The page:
Lee Sorensen, Economic growth, Private Sector Development, Impact funds Expert
Ron Bevacqua, Co-Founder & Managing Director, ACCESS Advisory
Frédéric Ponsot, Remittances and Financial Inclusion Specialist, IFAD
Leigh Moran, Director on the Strategy, Communication and Impact Team, Calvert
Liesl Riddle, Associate Professor, School of Business and International Affairs, George Washington University
Beyond sending money to family, migrants desire to invest in their home country. Unfortunately, they often lack knowledge and means to undertake such investment, which can be intimidating and confusing even under the best circumstances. To overcome this issue, migrants need tools and direction to understand that their funds are being used appropriately and effectively. This situation represents an opportunity for service providers.
Convincing some migrants to invest can be challenging. With limited time (migrants often work 6 days a week) and limited funds, it can be difficult to show the value of savings and investment. The best strategy for reaching migrants is to start with those who are returning home.
The panel discussed four models of diaspora investment:
Diaspora bonds issued by a country to its own diaspora in order to tap into their wealth and finance public investment;
Crowdfunding that allows diaspora to fund small businesses directly with low individual investment amount;
Hybrid models, including matching grant of donor organizations, that allows diaspora to co-invest in SMEs while promoting jobs and local development.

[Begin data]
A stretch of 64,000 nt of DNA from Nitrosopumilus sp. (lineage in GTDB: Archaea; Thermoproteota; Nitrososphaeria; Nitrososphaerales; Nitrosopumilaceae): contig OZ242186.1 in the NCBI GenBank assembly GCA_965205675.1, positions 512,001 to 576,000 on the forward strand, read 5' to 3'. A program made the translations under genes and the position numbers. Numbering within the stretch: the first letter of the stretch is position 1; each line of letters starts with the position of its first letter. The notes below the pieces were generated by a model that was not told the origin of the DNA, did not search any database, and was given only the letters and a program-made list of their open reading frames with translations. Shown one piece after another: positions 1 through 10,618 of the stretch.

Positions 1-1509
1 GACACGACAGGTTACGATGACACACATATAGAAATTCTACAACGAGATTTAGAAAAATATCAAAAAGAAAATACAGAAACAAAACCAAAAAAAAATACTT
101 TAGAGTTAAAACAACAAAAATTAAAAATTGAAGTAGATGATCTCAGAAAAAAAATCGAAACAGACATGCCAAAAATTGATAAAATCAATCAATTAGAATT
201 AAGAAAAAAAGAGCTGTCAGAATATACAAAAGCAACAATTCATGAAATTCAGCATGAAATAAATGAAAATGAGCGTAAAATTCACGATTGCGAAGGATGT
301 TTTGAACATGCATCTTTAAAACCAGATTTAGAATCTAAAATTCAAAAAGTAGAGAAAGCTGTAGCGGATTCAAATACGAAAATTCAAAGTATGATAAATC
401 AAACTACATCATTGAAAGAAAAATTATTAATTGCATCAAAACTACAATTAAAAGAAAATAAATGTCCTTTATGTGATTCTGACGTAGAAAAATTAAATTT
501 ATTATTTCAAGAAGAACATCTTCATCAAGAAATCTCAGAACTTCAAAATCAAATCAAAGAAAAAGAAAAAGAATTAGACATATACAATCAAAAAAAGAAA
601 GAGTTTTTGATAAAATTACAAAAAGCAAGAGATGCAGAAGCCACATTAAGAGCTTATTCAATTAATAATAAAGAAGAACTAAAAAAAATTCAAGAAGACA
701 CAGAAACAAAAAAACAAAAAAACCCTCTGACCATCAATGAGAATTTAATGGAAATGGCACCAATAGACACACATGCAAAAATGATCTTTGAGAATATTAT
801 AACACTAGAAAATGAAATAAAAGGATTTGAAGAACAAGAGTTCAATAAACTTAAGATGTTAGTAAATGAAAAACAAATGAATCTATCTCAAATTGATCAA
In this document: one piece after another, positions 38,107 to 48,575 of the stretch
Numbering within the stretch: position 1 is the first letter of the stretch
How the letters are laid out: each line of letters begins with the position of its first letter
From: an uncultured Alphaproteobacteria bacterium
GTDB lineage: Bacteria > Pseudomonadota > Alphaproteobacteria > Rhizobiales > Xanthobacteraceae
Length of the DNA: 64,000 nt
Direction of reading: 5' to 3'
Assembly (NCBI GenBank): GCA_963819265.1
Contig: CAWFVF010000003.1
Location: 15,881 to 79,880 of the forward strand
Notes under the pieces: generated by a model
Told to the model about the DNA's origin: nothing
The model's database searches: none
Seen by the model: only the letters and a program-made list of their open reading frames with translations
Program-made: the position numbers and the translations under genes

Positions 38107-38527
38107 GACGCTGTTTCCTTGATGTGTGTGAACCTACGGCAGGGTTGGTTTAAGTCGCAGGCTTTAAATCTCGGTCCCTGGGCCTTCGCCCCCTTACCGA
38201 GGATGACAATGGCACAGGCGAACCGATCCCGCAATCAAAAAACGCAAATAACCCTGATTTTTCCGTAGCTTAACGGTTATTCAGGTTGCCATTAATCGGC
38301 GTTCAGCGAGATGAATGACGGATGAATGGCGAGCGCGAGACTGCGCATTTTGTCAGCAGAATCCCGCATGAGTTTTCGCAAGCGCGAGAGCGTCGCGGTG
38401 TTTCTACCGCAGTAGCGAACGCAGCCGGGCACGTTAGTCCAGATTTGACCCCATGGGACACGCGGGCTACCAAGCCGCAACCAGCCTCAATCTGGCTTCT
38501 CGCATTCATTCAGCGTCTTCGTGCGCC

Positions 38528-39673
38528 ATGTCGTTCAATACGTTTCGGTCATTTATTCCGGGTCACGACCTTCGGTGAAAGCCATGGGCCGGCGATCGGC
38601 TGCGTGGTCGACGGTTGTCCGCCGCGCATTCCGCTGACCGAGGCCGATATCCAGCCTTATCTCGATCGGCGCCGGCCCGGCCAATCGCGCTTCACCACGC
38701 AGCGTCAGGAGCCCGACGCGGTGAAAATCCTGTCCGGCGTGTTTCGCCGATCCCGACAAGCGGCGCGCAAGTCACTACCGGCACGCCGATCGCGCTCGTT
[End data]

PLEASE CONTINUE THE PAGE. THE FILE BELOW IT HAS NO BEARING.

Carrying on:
Financial education is key to making investment a priority for migrants and to orient them towards existing and affordable investment options that match their income and goals. Public and private actors should stress the value of putting money toward longer-term projects to accompany changes in financial mindsets and behaviors in favor of savings and long term plans which require a sustained support and communication on the long run.
FSPs should consider migrant-specific needs when developing products. While all customers want services that are convenient and easy to use, migrants in particular may need special considerations such as investments linked to remittances and the ability to contribute small amounts.
Further, as the migrant community is not homogenous, FSPs should market to each segment appropriately. Poorer migrants have different needs than wealthier ones, as do women from men, and older from younger migrants. In this regard, existing products may need to be modified to meet specific needs.